Four years ago, a group of men approached the Unified Government of Wyandotte County with an ambitious proposal. They wanted to transform a flood plain into a $980 million "sports and entertainment destination resort."
The project, Sport World Live, sounded like a mash-up of the Epcot theme park at Walt Disney World and the mother of all youth sports complexes. In addition to ball fields, horse stables and an international village, the plans called for a five-star hotel -- not to be confused with the same complex's "signature" hotel. There were to be vacation condos as well, to fulfill any visitor's fantasy of owning a time-share off Interstate 435 near the Missouri River.
At the time, The Pitch called the proposal ridiculous. That has turned out to be an understatement.
In April, an investor obtained a $503,359 judgment against some of the principals associated with Sport World Live. Filed in St. Louis County, the breach-of-contract case has brought a bit of clarity to a deal that never made any sense.
The Kansas City Development Group of Kansas City, Kansas, came forward with a "plan" for Sport World Live in the summer of 2007. Members of the development team included Craig Chambers, a thrice-divorced former bodybuilder who manages an equipment-rental business in Gladstone.
The Unified Government's Board of Commissioners invited the development team present its proposal. At a public meeting, several residents expressed bewilderment that so little information was made available about an undertaking so massive. Nevertheless, the board passed an ordinance that established a tax-increment-financing district for Sport World Live. Mayor Joe Reardon and other commissioners emphasized that their decision to create the TIF district did not amount to an endorsement of the proposal. But in a way, it was -- just considering the proposal had generated press attention, including coverage on local TV stations.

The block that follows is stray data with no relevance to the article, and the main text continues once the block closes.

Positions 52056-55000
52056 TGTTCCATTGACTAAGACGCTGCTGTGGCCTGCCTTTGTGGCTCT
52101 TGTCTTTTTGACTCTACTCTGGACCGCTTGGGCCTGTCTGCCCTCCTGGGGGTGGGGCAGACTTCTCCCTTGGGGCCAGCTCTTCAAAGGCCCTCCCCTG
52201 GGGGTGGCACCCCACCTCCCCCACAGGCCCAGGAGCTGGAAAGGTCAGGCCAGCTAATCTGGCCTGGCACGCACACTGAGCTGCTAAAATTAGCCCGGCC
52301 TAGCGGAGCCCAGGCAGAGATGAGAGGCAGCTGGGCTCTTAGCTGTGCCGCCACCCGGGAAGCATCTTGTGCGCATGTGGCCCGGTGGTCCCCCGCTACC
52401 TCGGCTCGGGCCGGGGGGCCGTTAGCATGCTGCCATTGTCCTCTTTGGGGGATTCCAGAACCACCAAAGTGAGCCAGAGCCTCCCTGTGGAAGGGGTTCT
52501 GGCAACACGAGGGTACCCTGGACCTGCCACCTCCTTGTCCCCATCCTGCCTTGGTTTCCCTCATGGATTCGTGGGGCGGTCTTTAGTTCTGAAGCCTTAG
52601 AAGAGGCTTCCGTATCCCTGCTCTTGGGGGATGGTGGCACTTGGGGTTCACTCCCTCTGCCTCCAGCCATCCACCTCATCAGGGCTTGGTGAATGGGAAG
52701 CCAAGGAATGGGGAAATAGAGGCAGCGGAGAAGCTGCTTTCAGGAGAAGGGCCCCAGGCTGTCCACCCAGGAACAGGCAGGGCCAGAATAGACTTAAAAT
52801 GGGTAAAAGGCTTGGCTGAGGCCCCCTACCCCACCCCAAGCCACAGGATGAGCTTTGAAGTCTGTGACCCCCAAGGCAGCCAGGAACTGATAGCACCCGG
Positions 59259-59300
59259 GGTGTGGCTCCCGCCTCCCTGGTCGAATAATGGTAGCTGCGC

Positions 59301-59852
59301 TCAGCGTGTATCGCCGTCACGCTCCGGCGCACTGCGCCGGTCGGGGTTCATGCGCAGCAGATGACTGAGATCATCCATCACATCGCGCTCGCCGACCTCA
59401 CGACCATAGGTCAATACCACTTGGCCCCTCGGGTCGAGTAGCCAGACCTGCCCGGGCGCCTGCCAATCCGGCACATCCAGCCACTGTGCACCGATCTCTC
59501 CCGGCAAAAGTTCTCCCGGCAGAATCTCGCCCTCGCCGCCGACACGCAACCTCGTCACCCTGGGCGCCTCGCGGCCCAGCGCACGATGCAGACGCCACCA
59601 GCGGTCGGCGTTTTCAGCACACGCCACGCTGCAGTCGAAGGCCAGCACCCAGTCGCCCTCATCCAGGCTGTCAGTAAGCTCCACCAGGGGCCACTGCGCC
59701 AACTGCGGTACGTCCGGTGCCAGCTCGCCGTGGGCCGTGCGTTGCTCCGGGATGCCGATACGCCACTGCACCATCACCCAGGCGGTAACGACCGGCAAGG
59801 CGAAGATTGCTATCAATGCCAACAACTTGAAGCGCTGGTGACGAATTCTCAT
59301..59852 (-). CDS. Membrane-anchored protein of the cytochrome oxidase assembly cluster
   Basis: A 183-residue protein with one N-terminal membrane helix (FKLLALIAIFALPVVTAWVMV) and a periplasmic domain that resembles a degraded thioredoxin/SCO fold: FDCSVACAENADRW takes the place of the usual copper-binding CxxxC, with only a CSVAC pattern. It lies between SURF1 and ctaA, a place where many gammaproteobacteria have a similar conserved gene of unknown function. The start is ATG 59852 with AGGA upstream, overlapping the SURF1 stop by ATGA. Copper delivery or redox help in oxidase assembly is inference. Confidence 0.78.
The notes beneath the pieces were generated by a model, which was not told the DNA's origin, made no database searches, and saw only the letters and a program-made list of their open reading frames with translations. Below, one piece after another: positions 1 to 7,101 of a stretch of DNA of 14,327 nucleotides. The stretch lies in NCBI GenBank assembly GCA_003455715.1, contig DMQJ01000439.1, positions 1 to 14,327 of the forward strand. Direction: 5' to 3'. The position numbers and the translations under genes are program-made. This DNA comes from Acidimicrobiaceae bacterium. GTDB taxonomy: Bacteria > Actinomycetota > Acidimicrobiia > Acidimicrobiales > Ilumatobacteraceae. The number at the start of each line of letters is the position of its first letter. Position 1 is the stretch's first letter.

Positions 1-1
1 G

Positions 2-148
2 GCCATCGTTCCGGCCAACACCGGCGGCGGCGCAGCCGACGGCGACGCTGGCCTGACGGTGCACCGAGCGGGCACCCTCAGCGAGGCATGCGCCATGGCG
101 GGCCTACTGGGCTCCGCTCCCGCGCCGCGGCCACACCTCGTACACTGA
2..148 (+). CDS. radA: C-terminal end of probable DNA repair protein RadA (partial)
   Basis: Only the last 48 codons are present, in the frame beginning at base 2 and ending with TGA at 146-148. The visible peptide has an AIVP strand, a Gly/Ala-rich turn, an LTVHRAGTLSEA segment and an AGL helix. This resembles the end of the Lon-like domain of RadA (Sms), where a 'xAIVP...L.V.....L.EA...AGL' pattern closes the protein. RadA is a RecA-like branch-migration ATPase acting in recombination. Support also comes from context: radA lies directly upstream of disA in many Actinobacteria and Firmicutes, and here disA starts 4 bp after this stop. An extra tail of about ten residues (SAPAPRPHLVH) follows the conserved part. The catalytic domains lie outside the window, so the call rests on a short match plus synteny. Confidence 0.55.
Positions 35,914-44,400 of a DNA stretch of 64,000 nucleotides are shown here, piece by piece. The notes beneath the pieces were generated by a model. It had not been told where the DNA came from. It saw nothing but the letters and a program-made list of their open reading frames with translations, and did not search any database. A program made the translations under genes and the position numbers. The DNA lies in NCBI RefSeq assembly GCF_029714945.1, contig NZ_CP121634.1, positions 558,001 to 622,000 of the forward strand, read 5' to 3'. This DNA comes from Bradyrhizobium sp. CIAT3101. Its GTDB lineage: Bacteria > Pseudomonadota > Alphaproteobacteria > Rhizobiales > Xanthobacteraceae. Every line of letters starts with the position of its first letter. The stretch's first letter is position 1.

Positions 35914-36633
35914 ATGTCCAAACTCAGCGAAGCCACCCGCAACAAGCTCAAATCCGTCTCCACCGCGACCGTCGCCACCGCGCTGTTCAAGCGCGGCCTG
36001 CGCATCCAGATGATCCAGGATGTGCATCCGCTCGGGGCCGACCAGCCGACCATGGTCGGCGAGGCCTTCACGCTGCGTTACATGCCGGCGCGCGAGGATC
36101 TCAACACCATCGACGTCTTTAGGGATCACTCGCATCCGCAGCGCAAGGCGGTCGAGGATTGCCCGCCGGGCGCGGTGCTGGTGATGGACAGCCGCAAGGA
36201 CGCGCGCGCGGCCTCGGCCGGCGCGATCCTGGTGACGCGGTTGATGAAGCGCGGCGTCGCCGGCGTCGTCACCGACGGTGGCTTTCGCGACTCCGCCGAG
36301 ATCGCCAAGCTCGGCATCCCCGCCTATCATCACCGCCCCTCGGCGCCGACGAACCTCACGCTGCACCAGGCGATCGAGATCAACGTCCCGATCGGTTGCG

After the initial burst of attention, Sport World Live went nowhere. The developers had said they intended to apply for financing through the state's STAR bonds program, but Topeka never received the paperwork. The TIF district was established but not activated. "They never came back," says Unified Government spokesman Mike Taylor.
Chambers and his partners vanished on their landlord, as well. Last year, a judge in Johnson County ordered the team to pay a $4,708 judgment to a property owner in Olathe.
But it took the emergence of an investor who felt ripped off to explain the events
of 2007. The lawsuit filed in St. Louis County named Chambers; his wife, Shelly
Chambers; and Billy Ray Hughes, who had been presented as Sport World Live's
money man. The judge in the case entered a default judgment when the Chamberses
and Hughes failed to answer the claim.
Sport World Live was an idiotic idea. Unified Government officials should have recognized this and told Chambers (a former Mr. Missouri) and his partners to go ride the teacups. But they didn't, in part because setting up the boundaries of the TIF district carried no risk. The commission's decision didn't commit any public money to the project. The UG doesn't back the bonds on the county's TIF projects.
So if the bozos behind Sport World Live weren't after public money, what were they after? Perhaps gullible investors who would look at the county's deliberation and the press coverage it received as signs of worthwhile opportunity. In hindsight, the effort to establish the TIF district looks like the betting parlor that Paul Newman and Robert Redford faked in The Sting.
Chambers, who was sued by a grocery store in 2008 for writing a worthless check, isn't
talking about Sport World Live. The Pitch reached him by phone a few weeks after the judgment in St. Louis County was entered. "I will have somebody call you," he said when asked about the case. No call was made.
As for the Unified Government's role, Taylor says the UG "was very cautious in dealing with this development, as we are with all developments which approach us." Setting up the boundaries of the redevelopment district, Taylor continues, "had no negative impact."
But there's something to be said for not bewildering the citizenry with every lunkheaded scheme that shows up at the door.